The apparent lack of progress that Syrian President Bashar al-Assad's forces are making in a new offensive has raised concerns that they will resort to using chemical weapons.
"Unfortunately, we continue to see signs that the Assad regime may be renewing its use of chemical weapons, including an alleged chlorine attack in northwest Syria on the morning of 19 May," State Department spokesperson Morgan Ortagus said on 21 May. "We repeat our warning that if the Assad regime uses chemical weapons, the United States and our allies will respond quickly and appropriately."
Testifying before a congressional committee on the following day, US special representative for Syria James Jeffrey said there was no evidence that chemical weapons had been used in the offensive against rebel-held territory in northwest Syria that began in early May but raised the prospect that such attacks could be carried out to compensate for the poor performance of Assad's ground forces.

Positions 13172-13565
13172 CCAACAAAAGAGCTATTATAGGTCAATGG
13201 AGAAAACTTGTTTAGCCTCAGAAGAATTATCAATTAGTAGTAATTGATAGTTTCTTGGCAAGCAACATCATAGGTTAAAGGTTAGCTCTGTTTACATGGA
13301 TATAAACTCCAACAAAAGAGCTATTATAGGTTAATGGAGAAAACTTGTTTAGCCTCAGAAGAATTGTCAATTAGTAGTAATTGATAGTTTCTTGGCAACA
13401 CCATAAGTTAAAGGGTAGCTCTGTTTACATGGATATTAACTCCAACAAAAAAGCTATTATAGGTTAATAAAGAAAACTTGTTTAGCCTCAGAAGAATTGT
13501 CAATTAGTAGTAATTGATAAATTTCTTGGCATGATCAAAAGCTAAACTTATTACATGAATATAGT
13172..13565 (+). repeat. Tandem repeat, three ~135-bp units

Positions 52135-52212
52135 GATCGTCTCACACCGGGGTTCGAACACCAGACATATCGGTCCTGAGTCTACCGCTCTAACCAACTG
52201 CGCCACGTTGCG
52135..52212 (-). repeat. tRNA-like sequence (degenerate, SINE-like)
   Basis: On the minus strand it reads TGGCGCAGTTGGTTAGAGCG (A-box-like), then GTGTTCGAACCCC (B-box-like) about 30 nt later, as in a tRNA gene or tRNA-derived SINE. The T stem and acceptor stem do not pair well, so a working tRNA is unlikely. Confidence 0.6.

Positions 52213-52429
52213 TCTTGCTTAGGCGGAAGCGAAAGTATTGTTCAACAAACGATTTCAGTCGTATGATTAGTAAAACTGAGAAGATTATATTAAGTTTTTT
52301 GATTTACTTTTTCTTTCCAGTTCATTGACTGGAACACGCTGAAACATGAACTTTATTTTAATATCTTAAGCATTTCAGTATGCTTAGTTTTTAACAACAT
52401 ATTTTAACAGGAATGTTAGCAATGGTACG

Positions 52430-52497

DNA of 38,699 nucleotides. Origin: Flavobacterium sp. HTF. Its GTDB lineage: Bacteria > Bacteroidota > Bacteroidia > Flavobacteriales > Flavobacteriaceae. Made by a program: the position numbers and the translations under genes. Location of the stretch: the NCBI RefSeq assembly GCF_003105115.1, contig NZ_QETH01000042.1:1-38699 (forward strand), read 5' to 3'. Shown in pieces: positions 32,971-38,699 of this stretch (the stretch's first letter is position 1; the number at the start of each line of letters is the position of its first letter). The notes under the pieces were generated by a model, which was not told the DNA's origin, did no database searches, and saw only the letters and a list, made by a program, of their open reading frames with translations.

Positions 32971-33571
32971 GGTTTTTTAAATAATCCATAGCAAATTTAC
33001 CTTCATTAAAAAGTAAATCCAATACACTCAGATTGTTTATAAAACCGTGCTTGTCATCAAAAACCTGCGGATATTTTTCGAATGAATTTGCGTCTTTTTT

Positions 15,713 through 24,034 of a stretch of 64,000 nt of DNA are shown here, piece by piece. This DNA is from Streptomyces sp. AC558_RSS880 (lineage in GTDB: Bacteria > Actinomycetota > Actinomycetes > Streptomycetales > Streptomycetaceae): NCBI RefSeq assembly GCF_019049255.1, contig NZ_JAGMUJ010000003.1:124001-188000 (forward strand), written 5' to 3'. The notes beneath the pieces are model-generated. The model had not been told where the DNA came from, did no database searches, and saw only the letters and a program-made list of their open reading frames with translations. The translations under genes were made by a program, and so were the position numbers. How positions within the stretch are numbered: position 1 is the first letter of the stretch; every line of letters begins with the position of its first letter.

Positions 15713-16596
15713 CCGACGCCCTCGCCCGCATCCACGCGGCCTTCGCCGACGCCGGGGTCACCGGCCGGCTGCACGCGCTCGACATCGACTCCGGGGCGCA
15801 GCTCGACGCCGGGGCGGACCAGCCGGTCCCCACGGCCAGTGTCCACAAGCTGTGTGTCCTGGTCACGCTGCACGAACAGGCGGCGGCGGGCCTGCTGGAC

"We are concerned first about the use of chemical weapons, which we are still looking into," he said. "At any time, this regime is willing to consider chemical weapons to aid its ground attacks because it has the world's worst infantry fighting for it."
He said the offensive was backed by Russian aircraft but had taken just 74 km 2 of territory in the north of Hamah province and was facing rebel counterattacks. "We see a seesaw battle right along the perimeter. Meanwhile… the bombing attacks, which have been indiscriminate and very vicious, has sent some 150,000-200,000 people in Idlib - most of whom are already internally displaced people - [on the] move again."
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